Our experiment Spam Filter Free Day had one year anniversary yesterday. We won’t repeat the experiment as it gave us a tremendous amount of comments to administer.
Since then we decided to remove the “nofollow” constraint on all comment links. At that time we wanted to give credit to our friends and other people that put effort in posting comments on our site.
Removing nofollow would result in higher search ranking for the webpages of our active community. We wanted to reward and encourage comments that way.
The drawback of removing “nofollow”
Recently, justaddwater.dk has been added to spammers’ search engines — for instance the “Search DoFollow” search engine where “you can find relevant posts where your comment will earn you a backlink”. We also appeared on discussion forums like here and here.
The result is that we get many comments from people that are more interested in adding a link to their site than adding positively to the discussion. As a consequence, the article from last year (Spam Filter Free Day) is totally bloated with comments. And you see only the comments that are actually approved. The majority of comments are still caught by our spam comment guards (akismet, and other comment filters).
Many of the comments are apparently not automated and address a specific thing in the actual blog post. But what should we do with the following situations:
A: Author name and URL is a product name
B: Author name seems personal but URL is a product name
This type of comments have been approved if we decided the content to be valid. In this case it’s actually an invalid comment as the CSS is included inside the example file. But I approved the comment as the author may not have known that.
C: Author has a gravatar but URL is a product name
In rare cases, people post a comment where there is a valid gravatar but something smells about the URL. Example:
This type of comments have been marked as spam if the content was not adding any real value.
D: A personal gravatar but name is a product name
We have very rarely seen people that use a product name instead of their actual name. Example:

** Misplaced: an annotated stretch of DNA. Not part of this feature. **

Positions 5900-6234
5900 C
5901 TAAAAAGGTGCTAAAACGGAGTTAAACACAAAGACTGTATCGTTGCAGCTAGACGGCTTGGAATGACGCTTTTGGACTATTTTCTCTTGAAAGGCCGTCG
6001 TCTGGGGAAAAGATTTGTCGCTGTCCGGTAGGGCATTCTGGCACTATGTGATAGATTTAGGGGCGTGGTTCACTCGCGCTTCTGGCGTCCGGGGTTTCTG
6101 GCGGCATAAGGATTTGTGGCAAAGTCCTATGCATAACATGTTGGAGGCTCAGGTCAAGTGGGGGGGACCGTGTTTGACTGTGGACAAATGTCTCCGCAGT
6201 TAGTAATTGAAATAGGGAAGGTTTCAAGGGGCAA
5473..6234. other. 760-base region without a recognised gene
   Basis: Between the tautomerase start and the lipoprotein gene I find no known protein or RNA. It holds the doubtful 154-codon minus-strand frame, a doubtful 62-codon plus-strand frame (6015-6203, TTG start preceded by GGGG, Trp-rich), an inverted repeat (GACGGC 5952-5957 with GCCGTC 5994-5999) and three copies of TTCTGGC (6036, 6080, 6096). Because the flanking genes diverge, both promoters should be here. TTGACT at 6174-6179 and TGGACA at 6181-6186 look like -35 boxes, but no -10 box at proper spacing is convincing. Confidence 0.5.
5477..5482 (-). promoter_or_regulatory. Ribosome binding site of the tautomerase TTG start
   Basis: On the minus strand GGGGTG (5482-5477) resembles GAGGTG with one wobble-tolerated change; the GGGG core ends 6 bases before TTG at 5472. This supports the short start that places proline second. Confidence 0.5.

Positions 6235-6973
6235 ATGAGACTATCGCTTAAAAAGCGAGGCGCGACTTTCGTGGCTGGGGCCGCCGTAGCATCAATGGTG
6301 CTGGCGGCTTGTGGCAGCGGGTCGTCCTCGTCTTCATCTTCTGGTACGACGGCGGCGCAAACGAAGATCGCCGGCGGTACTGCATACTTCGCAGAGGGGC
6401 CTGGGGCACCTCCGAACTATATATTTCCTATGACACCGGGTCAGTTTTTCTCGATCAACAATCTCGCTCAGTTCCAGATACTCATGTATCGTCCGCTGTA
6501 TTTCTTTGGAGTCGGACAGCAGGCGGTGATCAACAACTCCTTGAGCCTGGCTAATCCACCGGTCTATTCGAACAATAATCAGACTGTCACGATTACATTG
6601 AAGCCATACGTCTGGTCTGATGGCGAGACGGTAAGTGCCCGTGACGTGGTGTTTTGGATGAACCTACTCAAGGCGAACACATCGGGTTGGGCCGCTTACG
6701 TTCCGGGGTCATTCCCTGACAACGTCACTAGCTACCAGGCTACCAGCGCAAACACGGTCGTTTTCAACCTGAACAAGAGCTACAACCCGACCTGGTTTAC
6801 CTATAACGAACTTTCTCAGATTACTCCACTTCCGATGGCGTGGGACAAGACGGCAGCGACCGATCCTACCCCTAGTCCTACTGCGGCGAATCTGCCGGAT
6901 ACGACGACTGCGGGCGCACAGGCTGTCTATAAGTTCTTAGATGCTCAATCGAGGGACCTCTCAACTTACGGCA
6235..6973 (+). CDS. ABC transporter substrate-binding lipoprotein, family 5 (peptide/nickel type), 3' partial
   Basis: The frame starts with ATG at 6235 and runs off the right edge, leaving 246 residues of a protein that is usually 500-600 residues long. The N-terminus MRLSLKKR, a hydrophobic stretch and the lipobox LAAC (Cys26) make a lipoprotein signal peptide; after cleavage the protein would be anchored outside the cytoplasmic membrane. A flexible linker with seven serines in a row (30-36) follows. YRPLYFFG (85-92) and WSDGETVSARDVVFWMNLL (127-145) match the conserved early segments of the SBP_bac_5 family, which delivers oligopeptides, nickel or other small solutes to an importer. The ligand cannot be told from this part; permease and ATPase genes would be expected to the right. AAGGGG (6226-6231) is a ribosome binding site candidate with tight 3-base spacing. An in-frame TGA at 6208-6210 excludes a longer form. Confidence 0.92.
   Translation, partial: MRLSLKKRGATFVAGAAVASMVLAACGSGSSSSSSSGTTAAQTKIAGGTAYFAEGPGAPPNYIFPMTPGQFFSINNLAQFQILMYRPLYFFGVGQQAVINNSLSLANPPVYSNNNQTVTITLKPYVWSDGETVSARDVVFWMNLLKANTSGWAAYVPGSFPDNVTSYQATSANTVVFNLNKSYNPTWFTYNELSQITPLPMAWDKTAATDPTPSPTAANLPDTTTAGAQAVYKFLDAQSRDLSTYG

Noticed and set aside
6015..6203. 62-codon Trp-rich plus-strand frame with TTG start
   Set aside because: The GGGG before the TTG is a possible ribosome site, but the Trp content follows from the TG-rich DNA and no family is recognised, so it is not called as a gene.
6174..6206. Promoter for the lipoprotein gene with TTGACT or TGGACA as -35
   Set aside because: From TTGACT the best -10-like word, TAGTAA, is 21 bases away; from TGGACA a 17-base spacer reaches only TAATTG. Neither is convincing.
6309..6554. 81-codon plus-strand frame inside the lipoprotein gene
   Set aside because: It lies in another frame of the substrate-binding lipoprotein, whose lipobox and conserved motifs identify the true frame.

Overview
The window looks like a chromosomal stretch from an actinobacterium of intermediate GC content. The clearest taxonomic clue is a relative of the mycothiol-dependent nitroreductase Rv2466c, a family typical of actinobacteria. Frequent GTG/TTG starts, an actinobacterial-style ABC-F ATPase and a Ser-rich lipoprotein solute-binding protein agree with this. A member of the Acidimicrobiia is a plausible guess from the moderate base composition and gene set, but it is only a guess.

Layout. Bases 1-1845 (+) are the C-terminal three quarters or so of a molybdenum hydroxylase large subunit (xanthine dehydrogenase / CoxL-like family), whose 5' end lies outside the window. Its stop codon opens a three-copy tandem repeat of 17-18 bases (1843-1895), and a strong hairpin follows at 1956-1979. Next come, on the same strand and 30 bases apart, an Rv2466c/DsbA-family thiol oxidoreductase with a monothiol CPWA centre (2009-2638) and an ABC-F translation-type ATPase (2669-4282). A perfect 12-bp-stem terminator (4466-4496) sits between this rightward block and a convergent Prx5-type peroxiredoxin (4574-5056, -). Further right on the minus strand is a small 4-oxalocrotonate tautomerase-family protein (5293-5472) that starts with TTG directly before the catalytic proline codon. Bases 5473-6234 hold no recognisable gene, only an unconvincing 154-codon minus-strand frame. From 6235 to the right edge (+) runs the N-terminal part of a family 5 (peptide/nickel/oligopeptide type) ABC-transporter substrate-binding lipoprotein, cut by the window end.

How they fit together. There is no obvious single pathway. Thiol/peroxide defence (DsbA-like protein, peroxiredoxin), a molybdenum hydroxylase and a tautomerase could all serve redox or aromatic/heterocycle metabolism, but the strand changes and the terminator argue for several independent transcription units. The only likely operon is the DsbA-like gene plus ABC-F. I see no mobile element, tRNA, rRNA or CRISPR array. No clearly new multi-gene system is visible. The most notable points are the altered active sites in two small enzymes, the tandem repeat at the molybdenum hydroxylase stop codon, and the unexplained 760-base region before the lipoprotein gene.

In this case, Taylor Thompson would be better off by using his real name. He obviously put effort into commenting. In this case we have previously approved comments.
E: Comments in other languages
To my surprise we see a lot of comments in Russian and Turkish. Our target group will not understand this, so we assume per default it’s spam. Trackbacks could be valid here but we also assess these individually (and approve most trackbacks).
New comment policy
In the future we will probably mark all of the above comment types as spam. Yes, some of the comments actually add value, but most of the comments actually are just made to improve ranking.
We will continue to manually approve the comments we mean will add value.
We will continue to hold comments for manual moderation. (so if your valid comment does not show up within a few hours, please contact us).
Strategy for making a valid comment on this blog
- Use your real name — not a product or service name
- Use a gravatar (improves the likeliness that your comment won’t drown when we moderate comments)
- Write your comment in English. (of course, trackbacks from your site in other languages are OK)
- If your site is about SEO or traffic optimization, we’ll probably remove your comment, or your link.
- Write comments on topic (this is of course not new)
In general, expect us to mark more comments as spam.
- Blog Usability: Spam Comments Irritate Subscribers (July 2007)
- Today is Spam Filter Free Day (December 2007)